Participants ran a series of one-on-one gunfights using simunitions. The attacker's goal was to shoot the defender. The defender used different tactics while returning fire.

This impacted how often they were hit:
Key Takeaways
  • You're almost 2x as likely to end a gunfight unharmed if you move.
  • You're over 3x as likely to end a gunfight unharmed if you use cover.
  • Typical range practice doesn't prepare you to survive a gunfight.
  • If you don't want to get shot, take classes to learn how to shoot on the move and use cover. Then take scenario-based classes to ingrain those skills.

11 Conceal Carry Tips from Real Gunfights (2017)

11 Research-Based Concealed Carry Tips from Criminal Video Analysis (2017)
This analyzed 30 recorded gunfights between armed defenders (police and concealed carriers) and criminals. A few examples:


Key Takeaways
  • Almost half the time, there's more than one assailant:
  • In robberies, often there's a gun-man, and a grab-man who collects valuables.
  • The grab-man is often armed. If you intervene in a robbery, assess the situation before drawing.
  • If you draw with the intent of getting a robber to surrender, you have an almost 50% risk of being at the mercy of an accomplice.

    They have no mercy.
  • Successful concealed carriers delayed drawing their pistol until the assailant(s) were distracted.
  • They also obscured the draw, so onlookers couldn't see the draw, or couldn't see that it was a gun being drawn. The element of surprise is devastating.
  • 37% of the time, there was physical contact during the gunfight. This was often light pushing, or attempting to control the attacker’s limbs.
  • Take this study as moderate evidence for self-defense in general. Its sample size of 30 is OK. A stronger study would sample 1,000 randomly-selected incidents.


Conclusions

The more effective your weapon, the more likely you'll defend yourself without injury. Guns are the only means of self defense with a much lower injury rate for the victim compared to complying, running, hiding, or trying to talk your way out. Still, you must have the will and skills to use your gun to prevail.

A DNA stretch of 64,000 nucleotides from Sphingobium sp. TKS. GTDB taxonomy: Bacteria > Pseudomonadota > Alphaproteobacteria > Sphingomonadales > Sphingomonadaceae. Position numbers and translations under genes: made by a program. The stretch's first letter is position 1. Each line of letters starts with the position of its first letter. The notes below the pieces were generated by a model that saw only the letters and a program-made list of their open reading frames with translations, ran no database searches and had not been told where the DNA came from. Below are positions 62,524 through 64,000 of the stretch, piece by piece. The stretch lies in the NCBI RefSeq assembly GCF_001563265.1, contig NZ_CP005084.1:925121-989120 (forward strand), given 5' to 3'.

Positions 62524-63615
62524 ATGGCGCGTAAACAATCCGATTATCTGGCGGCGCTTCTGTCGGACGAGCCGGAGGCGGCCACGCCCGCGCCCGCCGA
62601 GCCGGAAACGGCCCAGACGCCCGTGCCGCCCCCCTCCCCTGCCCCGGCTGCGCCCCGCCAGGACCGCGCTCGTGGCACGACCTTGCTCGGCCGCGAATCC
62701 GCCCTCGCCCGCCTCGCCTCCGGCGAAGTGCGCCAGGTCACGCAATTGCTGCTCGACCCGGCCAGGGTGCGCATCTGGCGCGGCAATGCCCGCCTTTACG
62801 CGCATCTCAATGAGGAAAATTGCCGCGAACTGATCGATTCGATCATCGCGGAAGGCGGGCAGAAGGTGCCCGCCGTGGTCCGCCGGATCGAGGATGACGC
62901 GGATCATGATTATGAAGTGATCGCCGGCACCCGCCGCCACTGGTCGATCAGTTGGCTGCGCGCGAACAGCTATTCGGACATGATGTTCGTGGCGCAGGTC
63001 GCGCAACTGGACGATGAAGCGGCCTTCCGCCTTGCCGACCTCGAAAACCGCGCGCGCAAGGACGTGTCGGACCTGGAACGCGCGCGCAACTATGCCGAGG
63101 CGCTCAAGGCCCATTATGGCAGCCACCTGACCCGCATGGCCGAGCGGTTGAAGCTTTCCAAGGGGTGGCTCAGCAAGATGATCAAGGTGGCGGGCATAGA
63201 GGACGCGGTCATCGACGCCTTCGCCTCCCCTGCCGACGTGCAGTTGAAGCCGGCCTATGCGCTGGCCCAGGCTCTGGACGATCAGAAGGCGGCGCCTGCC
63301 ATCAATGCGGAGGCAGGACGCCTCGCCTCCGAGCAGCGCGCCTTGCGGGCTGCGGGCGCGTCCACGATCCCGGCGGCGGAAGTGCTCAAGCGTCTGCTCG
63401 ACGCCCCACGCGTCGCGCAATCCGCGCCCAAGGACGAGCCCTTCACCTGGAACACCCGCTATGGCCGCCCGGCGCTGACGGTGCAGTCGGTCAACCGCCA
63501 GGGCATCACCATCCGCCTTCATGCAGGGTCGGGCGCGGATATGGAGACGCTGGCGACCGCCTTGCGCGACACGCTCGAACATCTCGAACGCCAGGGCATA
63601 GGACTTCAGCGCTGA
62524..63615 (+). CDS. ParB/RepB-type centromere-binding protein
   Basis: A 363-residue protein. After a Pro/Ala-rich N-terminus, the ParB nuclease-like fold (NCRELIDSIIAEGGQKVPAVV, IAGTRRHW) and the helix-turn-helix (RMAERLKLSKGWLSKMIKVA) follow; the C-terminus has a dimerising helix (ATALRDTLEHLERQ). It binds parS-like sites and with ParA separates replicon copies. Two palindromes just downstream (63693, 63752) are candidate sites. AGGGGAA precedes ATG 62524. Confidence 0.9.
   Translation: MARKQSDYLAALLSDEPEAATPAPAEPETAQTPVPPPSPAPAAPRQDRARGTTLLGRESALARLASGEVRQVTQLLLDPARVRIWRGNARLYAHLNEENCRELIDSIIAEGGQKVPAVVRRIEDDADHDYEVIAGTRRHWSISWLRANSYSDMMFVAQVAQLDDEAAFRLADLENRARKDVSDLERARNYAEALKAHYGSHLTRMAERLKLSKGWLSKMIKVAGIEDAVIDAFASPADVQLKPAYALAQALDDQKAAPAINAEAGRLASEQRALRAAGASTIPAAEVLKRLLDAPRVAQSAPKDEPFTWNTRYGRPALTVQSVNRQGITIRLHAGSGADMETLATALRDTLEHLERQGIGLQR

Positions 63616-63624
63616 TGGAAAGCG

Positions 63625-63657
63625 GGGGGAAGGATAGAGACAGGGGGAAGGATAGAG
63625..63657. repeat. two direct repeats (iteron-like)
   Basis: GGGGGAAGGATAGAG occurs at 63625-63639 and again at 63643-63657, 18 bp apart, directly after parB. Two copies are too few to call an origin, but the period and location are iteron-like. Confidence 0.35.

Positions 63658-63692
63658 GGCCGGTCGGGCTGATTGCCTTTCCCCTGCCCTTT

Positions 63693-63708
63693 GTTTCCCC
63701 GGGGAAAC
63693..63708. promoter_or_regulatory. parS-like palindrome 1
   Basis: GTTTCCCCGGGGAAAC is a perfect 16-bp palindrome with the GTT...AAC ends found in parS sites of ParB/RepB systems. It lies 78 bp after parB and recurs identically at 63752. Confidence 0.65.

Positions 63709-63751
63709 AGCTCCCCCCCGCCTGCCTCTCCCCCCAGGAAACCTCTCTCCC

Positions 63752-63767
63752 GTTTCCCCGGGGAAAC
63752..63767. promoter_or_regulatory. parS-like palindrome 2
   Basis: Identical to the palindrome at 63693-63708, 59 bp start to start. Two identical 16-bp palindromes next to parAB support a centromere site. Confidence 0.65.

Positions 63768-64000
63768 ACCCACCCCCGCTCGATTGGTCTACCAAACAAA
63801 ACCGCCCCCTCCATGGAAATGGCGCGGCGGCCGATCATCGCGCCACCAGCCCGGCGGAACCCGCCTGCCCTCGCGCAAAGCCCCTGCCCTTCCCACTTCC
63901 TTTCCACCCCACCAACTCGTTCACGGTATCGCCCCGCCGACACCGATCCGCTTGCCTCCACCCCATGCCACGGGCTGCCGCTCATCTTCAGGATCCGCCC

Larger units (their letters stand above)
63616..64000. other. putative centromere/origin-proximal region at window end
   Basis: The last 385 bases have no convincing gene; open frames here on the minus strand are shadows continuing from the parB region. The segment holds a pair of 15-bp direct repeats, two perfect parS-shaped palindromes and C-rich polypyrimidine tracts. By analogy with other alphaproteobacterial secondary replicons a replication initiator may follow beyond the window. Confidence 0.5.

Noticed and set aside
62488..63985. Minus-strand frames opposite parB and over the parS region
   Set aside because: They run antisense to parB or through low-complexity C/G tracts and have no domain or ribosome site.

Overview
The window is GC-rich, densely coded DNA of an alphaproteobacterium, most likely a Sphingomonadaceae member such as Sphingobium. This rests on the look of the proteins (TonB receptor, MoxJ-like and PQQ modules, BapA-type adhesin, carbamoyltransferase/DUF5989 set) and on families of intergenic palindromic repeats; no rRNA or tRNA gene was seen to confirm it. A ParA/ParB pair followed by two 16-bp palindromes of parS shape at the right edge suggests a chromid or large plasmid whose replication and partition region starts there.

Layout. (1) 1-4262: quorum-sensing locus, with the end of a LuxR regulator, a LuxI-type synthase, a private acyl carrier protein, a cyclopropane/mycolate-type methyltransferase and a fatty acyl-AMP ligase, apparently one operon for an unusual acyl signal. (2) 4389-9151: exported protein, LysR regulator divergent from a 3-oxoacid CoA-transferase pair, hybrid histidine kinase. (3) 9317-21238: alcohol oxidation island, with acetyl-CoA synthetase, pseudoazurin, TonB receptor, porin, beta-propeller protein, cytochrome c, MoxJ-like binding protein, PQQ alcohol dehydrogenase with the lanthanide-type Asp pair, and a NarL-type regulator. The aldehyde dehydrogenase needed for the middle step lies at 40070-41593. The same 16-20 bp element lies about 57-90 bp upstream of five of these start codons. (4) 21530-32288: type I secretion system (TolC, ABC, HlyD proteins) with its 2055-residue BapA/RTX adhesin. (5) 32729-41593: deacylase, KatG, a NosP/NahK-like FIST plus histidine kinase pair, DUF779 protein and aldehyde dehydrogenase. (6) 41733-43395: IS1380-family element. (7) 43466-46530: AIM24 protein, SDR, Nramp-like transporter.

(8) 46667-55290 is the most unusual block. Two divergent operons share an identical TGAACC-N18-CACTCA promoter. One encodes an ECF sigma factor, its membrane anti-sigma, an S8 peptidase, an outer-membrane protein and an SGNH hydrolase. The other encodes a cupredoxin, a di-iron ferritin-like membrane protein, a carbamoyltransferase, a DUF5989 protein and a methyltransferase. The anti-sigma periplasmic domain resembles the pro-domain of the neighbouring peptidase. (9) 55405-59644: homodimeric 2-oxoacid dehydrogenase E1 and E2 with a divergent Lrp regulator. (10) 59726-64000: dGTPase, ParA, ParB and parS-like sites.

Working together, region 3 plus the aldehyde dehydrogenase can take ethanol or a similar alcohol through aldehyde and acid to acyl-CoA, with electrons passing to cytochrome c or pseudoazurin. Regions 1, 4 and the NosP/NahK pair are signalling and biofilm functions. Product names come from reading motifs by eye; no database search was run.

If the perp(s) have their attention on you, comply until they're distracted.
When to act depends on how fast you draw your pistol:
  • 1.5 sec draw (competent): Threat turns away enough that you see its entire ear.
  • 1 sec draw (expert): Threat glances more than 15 degrees away.
At the range, or at home with an unloaded pistol, time your draw to first shot with a shot timer. Add at least a quarter second to account for stress in a real situation.

For success once the threat starts shooting:
  • If you're within 3 yds of cover, go for it ASAP.
  • Otherwise, if you're within 3 yds of the threat, move away and laterally to it (preferably toward cover).
  • If you're 15+ yds away and you have the skills, it can pay to focus on accurate fire to stop the threat ASAP.
  • Take classes to learn how to shoot on the move and use cover, then take scenario-based classes to ingrain those skills.

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References

  1. Stand, Move, or Seek Cover…What Works in a Gunfight? (2018)
  2. 11 Research-Based Concealed Carry Tips from Criminal Video Analysis (2017)
  3. The epidemiology of self-defense gun use: Evidence from the National Crime Victimization Surveys 2007–2011 (2015)
  4. Rangemaster: What is Your Training Priority? (2015)
  5. The Invisible Gorilla Strikes Again: Sustained Inattentional Blindness in Expert Observers (2013)
  6. Analysis of Five Years of Armed Encounters (With Data Tables) (2012)
  7. Selective Attention Test Video (2010)
  8. The Monkey Business Illusion (2010)
  9. Sustained Inattentional Blindness for Dynamic Events (1999)